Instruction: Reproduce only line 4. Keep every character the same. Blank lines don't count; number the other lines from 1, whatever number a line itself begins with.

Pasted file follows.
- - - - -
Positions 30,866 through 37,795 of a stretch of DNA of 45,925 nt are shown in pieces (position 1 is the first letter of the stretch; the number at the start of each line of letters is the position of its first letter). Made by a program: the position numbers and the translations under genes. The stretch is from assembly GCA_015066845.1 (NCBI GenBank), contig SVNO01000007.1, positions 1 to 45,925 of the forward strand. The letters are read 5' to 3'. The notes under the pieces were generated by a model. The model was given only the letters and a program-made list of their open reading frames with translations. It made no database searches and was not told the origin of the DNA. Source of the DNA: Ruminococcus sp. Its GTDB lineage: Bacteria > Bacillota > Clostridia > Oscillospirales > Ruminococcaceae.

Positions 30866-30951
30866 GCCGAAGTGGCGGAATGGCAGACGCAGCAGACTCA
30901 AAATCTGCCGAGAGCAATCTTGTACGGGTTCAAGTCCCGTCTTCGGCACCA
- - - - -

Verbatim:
30901 AAATCTGCCGAGAGCAATCTTGTACGGGTTCAAGTCCCGTCTTCGGCACCA